Compassion Fatigue - Extreme Beauty of Nature - keeping your mind health.
2020 is the emergence of three decades of mental health and wellbeing professional services: Over the many thousands of people I have worked with and cared for and further academic studies has supported the view that the way people are working is just not sustainable. After years providing training and delivery to a wide network of health and helping agencies - whether it is a one off day training, or a longer term one on one coaching...I have come to agree with these exhausted and courageous people the catch cry..."This work load is not sustainable". In my own field, back in the 90's a full days' private practice was 4 people. Now it is common practice to consult with 7 or 8 people in one day, five days a week. Family and Community service professionals have case loads of more than 40 families. "It is not sustainable". Mental health awareness programs have always advised that prevention is the best practice, and then early intervention. This message came through with Beyond Blue in 2005 and we are still saying the same thing. of emergency care and rescue people, health and medical professionals; legal and law enforcement professionals Mind Health Consultancy in Sydney Australia, the time has come to give more attention to caring for our care providers - in particular work places are encouraged to enrol peer support programs that give attention to the mind health of our professional helpers and carers. Many health professionals have their own lived experiences, have grown side by side with their clients, walking through similar issues, troubles and hardships. They are the counsellors, social workers and psychologists often best suited to accompany others on the path to recovery because they’ve already walked that path themselves. Having gone through the experiences means they have greater compassion and hope for the future and we know that hope is the number one predictor of well-being after adversity. When people have hope for a better future, or hope for a resolution, this can provide that extra perseverance, strength and resilience required to get through. Regularly checking in with your peers, and regular self care programs seem difficult to maintain. I hear a common phrase around town "Its just not sustainable". I agree these long days and emotionally complex jobs are not sustainable. Workplaces need to promote wellbeing programs and make these available to their people. Attending a weekly wellbeing and mindfulness class at work, needs to be in the calendar and approved by your manager/leader.
Appreciation of Extreme Beauty
For professionals working in family courts and criminal law they are faced with listening and reading many horrific life stories and cruel harsh circumstances that surround people's lives. This does effect our world view, our own wellbeing and quality of our relationships. Whether you notice this or not - they leave impressions that can last for many years - embedding into your brain and body.
The Mind is a place where you process this material and it is within the mind that you can also process, dissolve the harmful effects of shocking material. Mindfulness practices such as being present, regular meditation are useful and evidenced based practices that work, music and the visual Arts; somatic approaches are beneficial too. It is important to find your healing balm, what approach, what senses are the most relaxing for you. I know I am visual, so my approach is to spend hours looking at extremely beautiful photographs of nature. I also get out into nature particularly in the mornings at sunrise and I take photos and post these on instagram with little poetic messages. It works for me. Also singing in a choir with a group of fun people - gives me a sense of the regular support and friendship offered in regular community clubs and groups. Connecting and passing on some of the beauty I am seeing and receiving this positive feedback from other people who appreciate the beauty too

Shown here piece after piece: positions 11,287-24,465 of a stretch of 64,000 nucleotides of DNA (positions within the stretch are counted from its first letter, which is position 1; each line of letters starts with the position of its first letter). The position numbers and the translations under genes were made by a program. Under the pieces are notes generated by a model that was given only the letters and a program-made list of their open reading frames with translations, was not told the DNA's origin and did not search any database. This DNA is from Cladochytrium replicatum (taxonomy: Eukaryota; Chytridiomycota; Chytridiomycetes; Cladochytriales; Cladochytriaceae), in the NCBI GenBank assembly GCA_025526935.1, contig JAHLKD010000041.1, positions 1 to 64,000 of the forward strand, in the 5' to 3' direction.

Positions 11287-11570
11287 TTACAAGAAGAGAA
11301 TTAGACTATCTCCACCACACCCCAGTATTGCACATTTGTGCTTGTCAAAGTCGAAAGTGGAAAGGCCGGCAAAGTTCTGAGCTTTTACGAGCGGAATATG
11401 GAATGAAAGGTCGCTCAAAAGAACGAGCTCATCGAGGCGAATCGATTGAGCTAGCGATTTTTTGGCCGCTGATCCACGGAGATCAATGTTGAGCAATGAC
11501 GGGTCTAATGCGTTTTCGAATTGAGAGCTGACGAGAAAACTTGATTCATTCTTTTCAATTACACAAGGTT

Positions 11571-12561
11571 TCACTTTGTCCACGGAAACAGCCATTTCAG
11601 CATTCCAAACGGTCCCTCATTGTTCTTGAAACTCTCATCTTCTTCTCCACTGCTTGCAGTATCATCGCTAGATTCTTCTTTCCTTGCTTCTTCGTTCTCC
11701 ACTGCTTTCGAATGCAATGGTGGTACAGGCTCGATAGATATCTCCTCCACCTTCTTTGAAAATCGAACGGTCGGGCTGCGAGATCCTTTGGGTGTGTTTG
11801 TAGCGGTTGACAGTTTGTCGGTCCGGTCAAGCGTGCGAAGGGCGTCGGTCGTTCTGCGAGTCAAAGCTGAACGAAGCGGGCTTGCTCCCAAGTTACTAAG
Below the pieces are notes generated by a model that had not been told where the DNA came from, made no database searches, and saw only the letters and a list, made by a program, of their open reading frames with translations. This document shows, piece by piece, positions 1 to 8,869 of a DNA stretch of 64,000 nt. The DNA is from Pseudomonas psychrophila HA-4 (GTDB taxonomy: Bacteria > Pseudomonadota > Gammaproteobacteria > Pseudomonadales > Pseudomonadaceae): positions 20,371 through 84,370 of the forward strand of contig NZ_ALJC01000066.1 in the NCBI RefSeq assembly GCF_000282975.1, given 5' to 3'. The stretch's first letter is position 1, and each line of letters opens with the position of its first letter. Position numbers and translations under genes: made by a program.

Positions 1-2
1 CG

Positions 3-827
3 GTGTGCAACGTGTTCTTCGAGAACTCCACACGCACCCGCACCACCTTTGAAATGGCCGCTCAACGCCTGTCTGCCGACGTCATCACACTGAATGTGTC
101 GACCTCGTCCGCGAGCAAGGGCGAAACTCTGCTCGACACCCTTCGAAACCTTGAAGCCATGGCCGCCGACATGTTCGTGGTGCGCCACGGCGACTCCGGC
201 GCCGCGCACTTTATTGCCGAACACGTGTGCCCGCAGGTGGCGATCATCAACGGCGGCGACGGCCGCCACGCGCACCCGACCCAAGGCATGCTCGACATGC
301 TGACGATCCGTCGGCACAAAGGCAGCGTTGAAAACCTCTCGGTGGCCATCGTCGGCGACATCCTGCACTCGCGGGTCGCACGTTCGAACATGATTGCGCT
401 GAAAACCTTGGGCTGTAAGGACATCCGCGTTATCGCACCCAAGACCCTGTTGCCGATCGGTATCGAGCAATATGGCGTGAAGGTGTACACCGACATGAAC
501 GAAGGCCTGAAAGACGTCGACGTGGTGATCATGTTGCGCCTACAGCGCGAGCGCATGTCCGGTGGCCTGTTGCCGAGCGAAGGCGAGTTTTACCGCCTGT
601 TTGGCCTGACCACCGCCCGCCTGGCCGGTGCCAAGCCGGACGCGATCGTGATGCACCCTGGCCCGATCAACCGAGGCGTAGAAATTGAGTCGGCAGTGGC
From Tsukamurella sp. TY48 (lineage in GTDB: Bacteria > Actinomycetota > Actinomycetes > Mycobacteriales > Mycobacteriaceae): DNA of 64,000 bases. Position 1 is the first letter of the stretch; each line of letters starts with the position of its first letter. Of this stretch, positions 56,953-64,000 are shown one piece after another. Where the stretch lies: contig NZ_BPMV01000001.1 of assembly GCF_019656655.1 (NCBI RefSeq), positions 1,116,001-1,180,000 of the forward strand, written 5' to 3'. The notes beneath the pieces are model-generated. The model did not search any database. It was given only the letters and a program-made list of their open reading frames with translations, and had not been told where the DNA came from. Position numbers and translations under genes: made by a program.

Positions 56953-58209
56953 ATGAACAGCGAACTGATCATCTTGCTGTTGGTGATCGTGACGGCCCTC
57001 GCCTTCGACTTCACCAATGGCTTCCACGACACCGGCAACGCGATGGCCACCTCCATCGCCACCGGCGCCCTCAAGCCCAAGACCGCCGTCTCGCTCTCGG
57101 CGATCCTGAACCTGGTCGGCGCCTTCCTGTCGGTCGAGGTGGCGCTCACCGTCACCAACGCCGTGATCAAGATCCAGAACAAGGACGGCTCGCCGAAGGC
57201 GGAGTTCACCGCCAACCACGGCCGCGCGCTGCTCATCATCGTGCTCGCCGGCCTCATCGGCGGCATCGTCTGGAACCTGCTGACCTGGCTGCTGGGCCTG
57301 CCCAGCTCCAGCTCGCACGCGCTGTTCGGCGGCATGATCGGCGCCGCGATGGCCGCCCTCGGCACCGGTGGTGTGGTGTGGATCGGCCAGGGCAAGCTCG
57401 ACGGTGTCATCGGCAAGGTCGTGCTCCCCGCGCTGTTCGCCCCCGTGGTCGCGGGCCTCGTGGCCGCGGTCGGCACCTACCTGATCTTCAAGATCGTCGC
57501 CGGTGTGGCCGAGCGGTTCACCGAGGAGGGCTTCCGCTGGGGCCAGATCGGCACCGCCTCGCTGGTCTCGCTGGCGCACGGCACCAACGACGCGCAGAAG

Seeking to be fulfilled through your life's work. You might here a colleague or friend say "...this is not a job, this is my vocation, my reason for getting up each day".
The meaning and value we give to what we are doing will influence how well we can deliver on our work load.
Also, having a sense of agency and control over outcomes will ease some of the stress of workloads. Bringing the attention back to what you can and can't do. Keep within your area of control.
In terms of the rise in suicide rates - Bart Andrews is a clinical psychologist and vice president of clinical operations at a behavioral health hospital in St. Louis. He’s also a suicide attempt survivor who began sharing his personal story five years ago, including an in-depth interview with a suicide survivor site called “Live Through This.” (Photo: LiveThroughThis.org)
They possess some of the most indispensable and in-demand therapeutic skills in the country, and by all accounts, they exist in sizable numbers. In a nation swimming against the global tide of improving mental health, these healers ought to be the heroes.
But few advertise what might be their strongest credential.
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Instead, many appear to do their best work with quiet professional anonymity — except in moments of confidentially when their private story might help a struggling client.
“There are many like us,” said Bart Andrews, a suicide attempt survivor who's a practicing psychologist and senior administrator at St. Louis-based Behavioral Health Response.
“We’re really afraid to tell our stories because we’re afraid we’re going to lose our jobs,” Andrews told a suicide survivor site called Live Through This, in a 2015 interview shortly after his first public disclosure. “People are going to take our degrees away. They’re going to take our licenses away. They’re going to think I’m not a good therapist.”